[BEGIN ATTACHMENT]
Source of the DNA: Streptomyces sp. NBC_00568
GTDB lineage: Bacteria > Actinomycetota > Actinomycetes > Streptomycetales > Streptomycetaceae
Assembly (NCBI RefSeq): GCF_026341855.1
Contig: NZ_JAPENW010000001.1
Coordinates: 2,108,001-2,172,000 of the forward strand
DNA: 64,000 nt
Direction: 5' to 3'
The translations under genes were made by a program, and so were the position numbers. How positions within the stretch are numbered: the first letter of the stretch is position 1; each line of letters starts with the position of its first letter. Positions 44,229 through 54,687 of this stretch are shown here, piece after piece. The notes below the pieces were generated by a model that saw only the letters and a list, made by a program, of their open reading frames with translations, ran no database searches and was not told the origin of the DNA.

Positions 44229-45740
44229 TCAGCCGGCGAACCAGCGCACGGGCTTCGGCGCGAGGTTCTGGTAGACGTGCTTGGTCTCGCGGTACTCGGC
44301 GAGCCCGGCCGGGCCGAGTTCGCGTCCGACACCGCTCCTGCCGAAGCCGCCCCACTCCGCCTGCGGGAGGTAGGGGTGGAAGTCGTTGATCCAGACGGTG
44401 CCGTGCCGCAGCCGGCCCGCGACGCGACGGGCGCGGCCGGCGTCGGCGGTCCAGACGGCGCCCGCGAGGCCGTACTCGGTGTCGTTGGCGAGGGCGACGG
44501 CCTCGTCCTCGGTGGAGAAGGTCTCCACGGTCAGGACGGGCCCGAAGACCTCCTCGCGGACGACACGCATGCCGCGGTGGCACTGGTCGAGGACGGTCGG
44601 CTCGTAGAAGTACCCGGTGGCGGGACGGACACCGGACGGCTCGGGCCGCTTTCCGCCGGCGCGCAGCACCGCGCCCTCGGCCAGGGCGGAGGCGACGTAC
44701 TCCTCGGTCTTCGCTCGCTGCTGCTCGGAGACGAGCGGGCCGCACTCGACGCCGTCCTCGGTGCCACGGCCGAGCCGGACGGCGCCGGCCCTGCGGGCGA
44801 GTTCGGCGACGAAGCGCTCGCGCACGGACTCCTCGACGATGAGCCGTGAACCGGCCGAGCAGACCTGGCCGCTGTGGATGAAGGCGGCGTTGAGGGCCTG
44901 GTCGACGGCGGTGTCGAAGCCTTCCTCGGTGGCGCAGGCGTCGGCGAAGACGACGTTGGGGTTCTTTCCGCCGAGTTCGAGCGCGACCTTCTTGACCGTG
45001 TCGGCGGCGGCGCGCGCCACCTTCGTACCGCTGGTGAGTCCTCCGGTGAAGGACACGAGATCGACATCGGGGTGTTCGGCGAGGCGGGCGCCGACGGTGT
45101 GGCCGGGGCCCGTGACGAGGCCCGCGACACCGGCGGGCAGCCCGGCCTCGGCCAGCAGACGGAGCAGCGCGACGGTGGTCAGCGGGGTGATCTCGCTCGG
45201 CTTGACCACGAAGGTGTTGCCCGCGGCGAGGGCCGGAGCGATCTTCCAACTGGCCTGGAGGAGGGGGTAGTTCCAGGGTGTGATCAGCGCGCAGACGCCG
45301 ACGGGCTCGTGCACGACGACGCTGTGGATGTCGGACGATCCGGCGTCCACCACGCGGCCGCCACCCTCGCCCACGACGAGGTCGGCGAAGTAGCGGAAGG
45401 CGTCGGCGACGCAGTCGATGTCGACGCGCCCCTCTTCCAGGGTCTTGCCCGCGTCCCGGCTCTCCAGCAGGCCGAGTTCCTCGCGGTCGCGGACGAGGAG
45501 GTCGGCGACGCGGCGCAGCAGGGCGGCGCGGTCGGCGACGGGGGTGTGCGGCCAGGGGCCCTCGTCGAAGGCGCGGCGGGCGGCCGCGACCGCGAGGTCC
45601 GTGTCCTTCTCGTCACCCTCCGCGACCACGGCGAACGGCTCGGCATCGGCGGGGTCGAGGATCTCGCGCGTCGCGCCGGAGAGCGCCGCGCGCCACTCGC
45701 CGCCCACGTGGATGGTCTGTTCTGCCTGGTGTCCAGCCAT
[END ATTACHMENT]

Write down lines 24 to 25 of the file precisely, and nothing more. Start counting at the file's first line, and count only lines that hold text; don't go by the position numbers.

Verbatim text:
45601 GTGTCCTTCTCGTCACCCTCCGCGACCACGGCGAACGGCTCGGCATCGGCGGGGTCGAGGATCTCGCGCGTCGCGCCGGAGAGCGCCGCGCGCCACTCGC
45701 CGCCCACGTGGATGGTCTGTTCTGCCTGGTGTCCAGCCAT